Nicola is a proud member of We Need Diverse Books, and we are just as proud to honor her during our 28 Days Later Program.

So, on this, the 28th Day of February, The Brown Bookshelf presents:     NICOLA YOON

The Journey

I had a kind of a long and roundabout journey to publishing. I was a math nerd in high school and majored in Electrical Engineering in college. It wasn’t until my senior year when I…

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Octavia Butler is Everything: A Conference

Highly Textured Librarian

Alright, so that’s not actually the name of the conference, but that’s how I felt about it.

It was amazing to be surrounded by Octavia E. Butler scholars and her society (Yes, OEB has her own society).

Photo credit: Matthew Mullens 

My brain couldn’t even handle all the ways of looking at Butler’s work. It exploded and mended itself together and then exploded again. Boom.
The added bonus was that during the luncheon, people who had the opportunity of meeting Butler, shared those stories. I was happy and jealous at the same time.


I was also able to participate in creating a Wikipedia page for Mind of My Mind that didn’t exist before the conference. My little nerd heart almost couldn’t take it. I have a feeling I’m going to go back and add more to it later.  I got a chance to do a quick self-guided tour…

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Author David Bowles on his Garza Twins Series and the Pura Belpré Honor

Latinxs in Kid Lit

By David Bowles

When my three kids were younger, we had a tradition of reading YA fantasy and sci-fi series together. Harry Potter was a big deal for many years, followed by His Dark Materials, Percy Jackson, Hunger Games, and so on. I even read the Twilight series with my oldest daughter, if you can believe it.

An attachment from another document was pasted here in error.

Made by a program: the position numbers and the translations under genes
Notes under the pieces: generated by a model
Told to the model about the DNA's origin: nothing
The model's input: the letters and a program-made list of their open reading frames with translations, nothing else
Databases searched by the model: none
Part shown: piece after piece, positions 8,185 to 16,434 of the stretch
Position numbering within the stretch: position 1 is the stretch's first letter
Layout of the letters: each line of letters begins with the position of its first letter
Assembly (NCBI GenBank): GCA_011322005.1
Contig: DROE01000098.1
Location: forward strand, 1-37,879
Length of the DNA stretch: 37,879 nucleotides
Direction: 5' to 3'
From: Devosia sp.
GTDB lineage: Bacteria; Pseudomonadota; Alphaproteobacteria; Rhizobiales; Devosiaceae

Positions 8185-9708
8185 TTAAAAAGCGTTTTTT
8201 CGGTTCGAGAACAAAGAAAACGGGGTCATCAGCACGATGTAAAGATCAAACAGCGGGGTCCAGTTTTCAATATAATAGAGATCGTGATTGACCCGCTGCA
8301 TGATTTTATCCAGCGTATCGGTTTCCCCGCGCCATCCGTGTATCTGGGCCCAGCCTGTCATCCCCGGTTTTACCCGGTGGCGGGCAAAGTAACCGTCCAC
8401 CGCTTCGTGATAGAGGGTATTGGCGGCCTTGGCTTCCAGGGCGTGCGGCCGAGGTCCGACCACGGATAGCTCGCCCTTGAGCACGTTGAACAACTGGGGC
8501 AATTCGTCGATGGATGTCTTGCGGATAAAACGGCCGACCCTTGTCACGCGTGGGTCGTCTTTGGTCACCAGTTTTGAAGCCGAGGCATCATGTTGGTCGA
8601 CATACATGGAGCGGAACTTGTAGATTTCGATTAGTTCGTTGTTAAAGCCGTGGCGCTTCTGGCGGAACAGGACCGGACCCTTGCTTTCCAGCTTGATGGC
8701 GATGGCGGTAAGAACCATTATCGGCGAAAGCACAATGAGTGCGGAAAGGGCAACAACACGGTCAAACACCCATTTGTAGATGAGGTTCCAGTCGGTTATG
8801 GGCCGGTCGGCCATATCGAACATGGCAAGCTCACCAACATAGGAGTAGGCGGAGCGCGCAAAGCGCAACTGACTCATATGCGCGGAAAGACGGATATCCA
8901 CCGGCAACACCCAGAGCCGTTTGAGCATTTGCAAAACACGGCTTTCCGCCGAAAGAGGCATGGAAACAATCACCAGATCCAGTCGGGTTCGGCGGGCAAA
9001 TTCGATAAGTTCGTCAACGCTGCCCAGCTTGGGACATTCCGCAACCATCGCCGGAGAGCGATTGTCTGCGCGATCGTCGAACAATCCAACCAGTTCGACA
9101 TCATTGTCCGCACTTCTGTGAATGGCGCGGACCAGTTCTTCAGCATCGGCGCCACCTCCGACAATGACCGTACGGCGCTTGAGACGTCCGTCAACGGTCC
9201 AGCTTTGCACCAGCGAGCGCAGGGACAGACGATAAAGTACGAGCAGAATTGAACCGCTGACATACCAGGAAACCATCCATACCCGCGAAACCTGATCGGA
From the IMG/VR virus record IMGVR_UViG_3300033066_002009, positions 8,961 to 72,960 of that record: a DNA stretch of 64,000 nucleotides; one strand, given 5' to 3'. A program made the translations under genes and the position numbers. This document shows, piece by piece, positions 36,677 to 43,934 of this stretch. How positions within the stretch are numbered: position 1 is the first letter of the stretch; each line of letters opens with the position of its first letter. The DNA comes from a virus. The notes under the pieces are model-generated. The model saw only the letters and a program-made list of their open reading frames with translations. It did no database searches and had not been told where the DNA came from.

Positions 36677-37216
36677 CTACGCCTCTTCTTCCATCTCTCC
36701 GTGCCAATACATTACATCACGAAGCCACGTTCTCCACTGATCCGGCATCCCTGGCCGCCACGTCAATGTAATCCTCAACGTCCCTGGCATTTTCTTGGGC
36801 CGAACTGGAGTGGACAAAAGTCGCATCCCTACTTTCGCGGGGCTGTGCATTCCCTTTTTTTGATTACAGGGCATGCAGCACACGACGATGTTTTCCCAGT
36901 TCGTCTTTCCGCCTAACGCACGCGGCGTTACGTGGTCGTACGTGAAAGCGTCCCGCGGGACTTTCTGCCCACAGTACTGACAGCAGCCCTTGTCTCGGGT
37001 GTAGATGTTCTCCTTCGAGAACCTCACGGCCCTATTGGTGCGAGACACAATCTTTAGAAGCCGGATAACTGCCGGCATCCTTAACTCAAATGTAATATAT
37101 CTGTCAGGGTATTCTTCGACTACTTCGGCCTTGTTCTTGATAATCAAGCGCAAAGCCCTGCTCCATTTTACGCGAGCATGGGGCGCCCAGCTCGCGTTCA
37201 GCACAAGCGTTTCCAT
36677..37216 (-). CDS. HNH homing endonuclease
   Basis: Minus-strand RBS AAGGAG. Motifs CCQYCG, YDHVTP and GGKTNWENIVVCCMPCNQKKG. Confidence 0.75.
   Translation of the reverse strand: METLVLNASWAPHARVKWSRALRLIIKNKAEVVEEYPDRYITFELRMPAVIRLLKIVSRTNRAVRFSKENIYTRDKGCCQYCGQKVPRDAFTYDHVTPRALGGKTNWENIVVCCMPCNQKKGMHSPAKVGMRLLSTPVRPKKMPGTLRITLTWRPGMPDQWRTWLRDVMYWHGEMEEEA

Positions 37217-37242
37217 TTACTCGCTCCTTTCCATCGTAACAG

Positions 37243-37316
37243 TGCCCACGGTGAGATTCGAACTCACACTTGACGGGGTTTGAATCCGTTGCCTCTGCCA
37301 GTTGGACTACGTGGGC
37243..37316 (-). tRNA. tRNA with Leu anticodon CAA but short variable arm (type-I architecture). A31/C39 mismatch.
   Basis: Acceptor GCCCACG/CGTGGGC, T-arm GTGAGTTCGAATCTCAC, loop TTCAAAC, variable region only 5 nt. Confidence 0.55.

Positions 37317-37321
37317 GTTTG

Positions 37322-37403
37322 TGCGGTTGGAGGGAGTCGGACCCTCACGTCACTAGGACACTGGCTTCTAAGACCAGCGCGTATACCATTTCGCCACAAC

This shared reading was fantastic. We shed tears, laughed aloud, and had many deep conversations. One thing we kept coming back to—as Mexican-American fans of speculative fiction—was the lack of people of color in most of the books we read (beyond secondary, less important roles). Typically these series boasted a team of what amounted to Anglo young people facing off against European or Western legendary beings, gods, or dilemmas.

“Wouldn’t it be nice,” we often mused, “to open one of these books and find a Chicana facing off against Aztec deities or…

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Day 29: Edi Campbell

edi
This year, we get a little extra. On Day 29, we are delighted to have the opportunity to welcome Edi Campbell, an academic librarian who blogs at Crazy Quilts. Edi “works to improve the literacy of teens of color and am a strong ally for all marginalized young people. As part of this effort, I also work to promote authors of color. Reading multiple varieties of text is the basis for all literacies and in becoming literate, we learn how to navigate the world around us.” Thank you, Edi, and again, welcome:

It is an honor to be part of the 28 Days celebration. As I’ve read about works of such outstanding authors and artists over the years, I never even imagined that I’d be part of it; still cannot believe it. I started blogging about marginalized teens almost ten years ago and when I began, I was pretty…

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February 27 African American historical events

* Today in Black History – February 27 *

**********************************************************
“Once a year we go through the charade of February being ‘Black
History Month.’ Black History Month needs to be a 12-MONTH THING.
When we all learn about our history, about how much we’ve
accomplished while being handicapped with RACISM, it can only
inspire us to greater heights, knowing we’re on the giant shoulders
of our ANCESTORS.” Subscribe to the Munirah Chronicle and receive
Black Facts every day of the year.
To SUBSCRIBE send E-mail to: <[log in to unmask]>
In the E-mail body place: Subscribe Munirah Your FULL Name
**********************************************************

1844 – The Dominican Republic gains its independence from Haiti, which
had occupied the whole island of Hispaniola since 1822. Prior
to Haitian rule, France had administered the eastern part of
the island starting in 1795, when Spain ceded the territory to
France. The leader of Dominican independence against Haiti
was Juan Pablo Duarte.

1869 – John Willis Menard, the first African American elected to
Congress (1868) is never seated. When he pleads his own
case before the House of Representatives, he becomes the first
African American to speak on the floor of the House.

1872 – Charlotte Ray graduates from Howard Law School in Washington,
DC. She will become the first African American woman lawyer